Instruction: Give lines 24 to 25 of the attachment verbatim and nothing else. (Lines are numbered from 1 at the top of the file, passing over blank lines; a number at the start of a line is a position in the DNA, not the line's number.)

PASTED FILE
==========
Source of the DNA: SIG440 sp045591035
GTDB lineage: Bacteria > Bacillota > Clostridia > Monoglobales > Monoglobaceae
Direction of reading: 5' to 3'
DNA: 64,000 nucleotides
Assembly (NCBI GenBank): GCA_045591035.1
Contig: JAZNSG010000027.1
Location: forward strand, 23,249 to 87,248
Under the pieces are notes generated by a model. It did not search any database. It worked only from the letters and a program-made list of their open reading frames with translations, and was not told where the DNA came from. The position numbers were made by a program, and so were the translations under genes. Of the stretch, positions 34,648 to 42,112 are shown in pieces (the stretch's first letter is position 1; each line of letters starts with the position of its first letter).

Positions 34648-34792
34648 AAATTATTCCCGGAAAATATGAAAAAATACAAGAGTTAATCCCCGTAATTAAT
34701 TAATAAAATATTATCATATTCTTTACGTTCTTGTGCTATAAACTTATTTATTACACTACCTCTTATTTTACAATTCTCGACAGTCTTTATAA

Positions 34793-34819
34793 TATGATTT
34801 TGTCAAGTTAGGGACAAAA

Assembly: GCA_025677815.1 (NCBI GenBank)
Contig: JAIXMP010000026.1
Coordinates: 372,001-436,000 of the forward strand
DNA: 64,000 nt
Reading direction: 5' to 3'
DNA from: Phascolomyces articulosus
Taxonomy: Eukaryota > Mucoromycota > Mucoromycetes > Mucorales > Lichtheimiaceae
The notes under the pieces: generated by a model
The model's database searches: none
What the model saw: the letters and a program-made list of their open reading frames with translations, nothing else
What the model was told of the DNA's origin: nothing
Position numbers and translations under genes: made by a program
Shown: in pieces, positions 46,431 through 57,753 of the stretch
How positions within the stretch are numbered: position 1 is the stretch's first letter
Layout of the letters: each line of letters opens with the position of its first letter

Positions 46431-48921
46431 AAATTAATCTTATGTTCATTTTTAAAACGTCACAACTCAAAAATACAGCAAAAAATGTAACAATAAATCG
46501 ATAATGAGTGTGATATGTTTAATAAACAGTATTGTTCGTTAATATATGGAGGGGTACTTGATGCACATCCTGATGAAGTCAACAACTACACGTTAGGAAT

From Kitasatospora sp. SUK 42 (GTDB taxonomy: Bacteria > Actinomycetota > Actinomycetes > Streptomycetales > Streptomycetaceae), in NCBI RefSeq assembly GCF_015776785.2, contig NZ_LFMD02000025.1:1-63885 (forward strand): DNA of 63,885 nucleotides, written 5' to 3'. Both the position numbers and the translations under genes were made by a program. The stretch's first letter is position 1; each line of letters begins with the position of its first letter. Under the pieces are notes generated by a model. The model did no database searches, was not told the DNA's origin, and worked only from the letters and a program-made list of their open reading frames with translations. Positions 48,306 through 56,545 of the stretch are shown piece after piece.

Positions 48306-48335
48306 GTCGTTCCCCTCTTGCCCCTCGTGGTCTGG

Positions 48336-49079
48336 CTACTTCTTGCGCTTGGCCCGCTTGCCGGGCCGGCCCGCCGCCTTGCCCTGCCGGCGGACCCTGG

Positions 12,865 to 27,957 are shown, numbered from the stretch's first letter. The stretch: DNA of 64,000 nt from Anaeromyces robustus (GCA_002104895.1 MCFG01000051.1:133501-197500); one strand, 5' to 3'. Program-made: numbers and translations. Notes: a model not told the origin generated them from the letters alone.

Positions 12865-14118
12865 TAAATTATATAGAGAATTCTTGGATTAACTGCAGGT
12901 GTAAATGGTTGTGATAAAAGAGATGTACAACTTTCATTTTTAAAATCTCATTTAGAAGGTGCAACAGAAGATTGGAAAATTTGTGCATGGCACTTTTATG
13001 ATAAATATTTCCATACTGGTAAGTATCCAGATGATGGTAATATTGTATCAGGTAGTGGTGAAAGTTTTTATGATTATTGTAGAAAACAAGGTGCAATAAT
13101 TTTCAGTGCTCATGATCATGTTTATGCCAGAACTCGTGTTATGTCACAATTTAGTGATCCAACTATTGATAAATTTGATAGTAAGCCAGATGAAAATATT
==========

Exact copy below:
What the model saw: the letters and a program-made list of their open reading frames with translations, nothing else
What the model was told of the DNA's origin: nothing